‘Sidney is a James Beard Award-winning food and nutrition consultant, writer and editor based out of Birmingham, Alabama. She’s a registered dietitian with an extensive understanding of how to make healthy food both attractive and delicious. Sidney is the former nutrition editor at Cooking Light magazine, where she developed a slew of recipes, health-related content and crafted the nutrition-themed packages for the magazine’s various print and digital platforms. She loves to eat, write, run and create beautiful food by utilizing a more plant-based approach in the everyday kitchen’ taken off her profile

  8. Avatar Peter says:

    On a ketogenic diet which uses animal products, all 7 indicators of inflammation have scientifically shown to be reduced, as well as less cancer and seizures.

  9. Avatar Chris Martin says:

    You need to understand your media. This is popular writing, not scientific or academic. The author is not writing to engage in an argument and thus has no burden to “prove” anything. The norm for this type of writing (I would say publication if it were a physical magazine) is to NOT include citations, though of course an article might reference specific studies in the text–just not include end notes or citations. It’s simply not the standard for this blog. As a popular (as in not academic) column, the writer has no burden, or even responsibility to cite sources. It’s that simple. If you, the reader, find something provocative, do some research on your own. Note that my post was in response to Fogwoman’s criticism which was a bit pointed and in which she stated, “If no studies exist, please note that the information provided has not been scientifically established.” Well, the absence of citations does not mean “no studies exist.” It’s fine to ask for additional references and studies if you’re sincerely searching for information, but the tone and approach of her comment is unwarranted. Note: my original post included a link to a scientific magazine that does have citations but for some reason the comment police deleted that. I found that on my phone in about ten seconds with a simple internet search. Just type: “belly fat inflammation.”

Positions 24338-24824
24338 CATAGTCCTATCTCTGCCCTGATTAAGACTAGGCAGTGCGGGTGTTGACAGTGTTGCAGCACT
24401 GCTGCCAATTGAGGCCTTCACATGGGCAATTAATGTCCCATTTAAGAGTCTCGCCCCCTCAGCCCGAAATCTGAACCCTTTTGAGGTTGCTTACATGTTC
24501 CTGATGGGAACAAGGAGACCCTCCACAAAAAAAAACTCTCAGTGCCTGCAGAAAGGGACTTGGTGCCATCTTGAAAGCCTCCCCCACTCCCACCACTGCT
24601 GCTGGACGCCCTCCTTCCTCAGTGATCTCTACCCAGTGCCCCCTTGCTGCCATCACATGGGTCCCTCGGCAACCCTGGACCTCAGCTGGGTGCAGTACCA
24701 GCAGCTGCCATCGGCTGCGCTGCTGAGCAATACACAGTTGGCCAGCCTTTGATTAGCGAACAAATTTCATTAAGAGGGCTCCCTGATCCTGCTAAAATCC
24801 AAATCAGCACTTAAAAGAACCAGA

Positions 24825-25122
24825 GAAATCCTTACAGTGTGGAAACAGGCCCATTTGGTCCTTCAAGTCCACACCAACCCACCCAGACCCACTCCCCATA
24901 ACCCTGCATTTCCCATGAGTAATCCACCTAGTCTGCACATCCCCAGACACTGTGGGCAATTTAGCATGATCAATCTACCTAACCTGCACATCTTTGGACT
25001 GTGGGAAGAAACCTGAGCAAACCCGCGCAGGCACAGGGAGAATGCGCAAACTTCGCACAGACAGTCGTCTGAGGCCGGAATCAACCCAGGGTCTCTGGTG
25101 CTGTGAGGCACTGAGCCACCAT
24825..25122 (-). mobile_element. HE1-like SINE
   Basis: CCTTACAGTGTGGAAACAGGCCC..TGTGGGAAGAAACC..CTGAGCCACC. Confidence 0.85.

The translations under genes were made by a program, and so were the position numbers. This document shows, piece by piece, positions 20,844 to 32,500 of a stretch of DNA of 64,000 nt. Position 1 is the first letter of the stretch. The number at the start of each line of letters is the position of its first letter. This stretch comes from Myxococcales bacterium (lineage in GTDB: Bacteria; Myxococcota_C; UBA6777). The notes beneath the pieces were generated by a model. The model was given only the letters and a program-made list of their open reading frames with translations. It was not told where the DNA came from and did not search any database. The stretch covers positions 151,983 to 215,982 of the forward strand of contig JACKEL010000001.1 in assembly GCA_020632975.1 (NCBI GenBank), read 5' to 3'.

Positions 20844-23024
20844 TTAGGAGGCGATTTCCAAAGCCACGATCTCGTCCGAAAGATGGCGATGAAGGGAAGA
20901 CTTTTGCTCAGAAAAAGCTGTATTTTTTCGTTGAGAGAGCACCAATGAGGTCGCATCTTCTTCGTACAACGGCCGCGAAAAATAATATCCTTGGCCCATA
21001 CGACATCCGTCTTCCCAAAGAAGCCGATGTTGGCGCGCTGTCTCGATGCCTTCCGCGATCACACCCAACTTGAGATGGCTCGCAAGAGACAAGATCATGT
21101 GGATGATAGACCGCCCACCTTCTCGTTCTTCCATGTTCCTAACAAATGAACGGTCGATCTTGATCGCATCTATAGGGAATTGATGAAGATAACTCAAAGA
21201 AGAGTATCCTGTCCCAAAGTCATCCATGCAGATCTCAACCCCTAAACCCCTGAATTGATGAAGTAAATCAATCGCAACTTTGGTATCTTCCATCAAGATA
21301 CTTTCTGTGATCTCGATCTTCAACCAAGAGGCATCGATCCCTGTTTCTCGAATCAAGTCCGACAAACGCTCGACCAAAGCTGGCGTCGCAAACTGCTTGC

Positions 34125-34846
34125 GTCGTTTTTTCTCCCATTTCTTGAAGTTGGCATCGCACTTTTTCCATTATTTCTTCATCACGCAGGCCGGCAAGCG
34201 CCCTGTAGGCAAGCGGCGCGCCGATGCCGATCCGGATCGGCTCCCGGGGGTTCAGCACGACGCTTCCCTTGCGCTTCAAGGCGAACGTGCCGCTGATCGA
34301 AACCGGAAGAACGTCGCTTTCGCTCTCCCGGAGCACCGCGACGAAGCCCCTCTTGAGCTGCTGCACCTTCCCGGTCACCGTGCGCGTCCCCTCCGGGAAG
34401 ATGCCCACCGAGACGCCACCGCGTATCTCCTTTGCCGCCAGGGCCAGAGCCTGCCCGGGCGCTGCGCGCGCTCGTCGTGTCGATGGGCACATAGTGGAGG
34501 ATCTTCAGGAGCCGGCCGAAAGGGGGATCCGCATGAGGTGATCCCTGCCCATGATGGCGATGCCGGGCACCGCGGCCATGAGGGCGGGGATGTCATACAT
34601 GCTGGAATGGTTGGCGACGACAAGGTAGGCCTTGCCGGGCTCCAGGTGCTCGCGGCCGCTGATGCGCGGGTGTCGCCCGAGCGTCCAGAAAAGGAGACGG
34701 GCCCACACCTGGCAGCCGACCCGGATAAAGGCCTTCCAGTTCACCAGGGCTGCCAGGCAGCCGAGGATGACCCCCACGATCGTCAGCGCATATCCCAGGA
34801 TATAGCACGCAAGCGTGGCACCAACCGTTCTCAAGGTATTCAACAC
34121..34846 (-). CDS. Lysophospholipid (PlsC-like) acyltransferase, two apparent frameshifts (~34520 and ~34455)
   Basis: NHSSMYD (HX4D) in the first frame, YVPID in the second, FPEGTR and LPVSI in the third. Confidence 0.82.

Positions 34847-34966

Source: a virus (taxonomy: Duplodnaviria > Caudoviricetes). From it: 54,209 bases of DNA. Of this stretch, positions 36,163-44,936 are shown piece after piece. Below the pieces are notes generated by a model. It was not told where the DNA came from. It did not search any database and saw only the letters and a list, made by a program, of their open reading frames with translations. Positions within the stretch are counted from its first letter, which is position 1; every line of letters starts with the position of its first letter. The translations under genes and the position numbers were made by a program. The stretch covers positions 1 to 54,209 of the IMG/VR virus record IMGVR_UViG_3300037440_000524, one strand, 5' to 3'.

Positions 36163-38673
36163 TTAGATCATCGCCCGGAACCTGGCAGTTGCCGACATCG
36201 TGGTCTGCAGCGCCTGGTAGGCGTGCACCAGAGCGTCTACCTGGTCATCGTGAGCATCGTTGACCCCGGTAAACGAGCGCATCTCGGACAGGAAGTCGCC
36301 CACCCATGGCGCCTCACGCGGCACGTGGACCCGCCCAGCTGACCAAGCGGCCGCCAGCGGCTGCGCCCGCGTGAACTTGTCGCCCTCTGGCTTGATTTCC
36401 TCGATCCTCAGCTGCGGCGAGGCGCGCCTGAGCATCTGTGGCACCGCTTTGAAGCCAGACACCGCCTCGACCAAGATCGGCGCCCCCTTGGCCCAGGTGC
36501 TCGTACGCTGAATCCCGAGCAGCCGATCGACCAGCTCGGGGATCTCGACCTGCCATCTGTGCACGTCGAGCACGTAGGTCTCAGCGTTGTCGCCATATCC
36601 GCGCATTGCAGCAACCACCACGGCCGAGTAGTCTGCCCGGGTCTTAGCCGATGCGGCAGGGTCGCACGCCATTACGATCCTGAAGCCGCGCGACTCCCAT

• Avatar Gadgets says:

      Being the internet, the “norm” for this type of writing is to make it as hyped-up as possible to get clicks in order to sell *something*.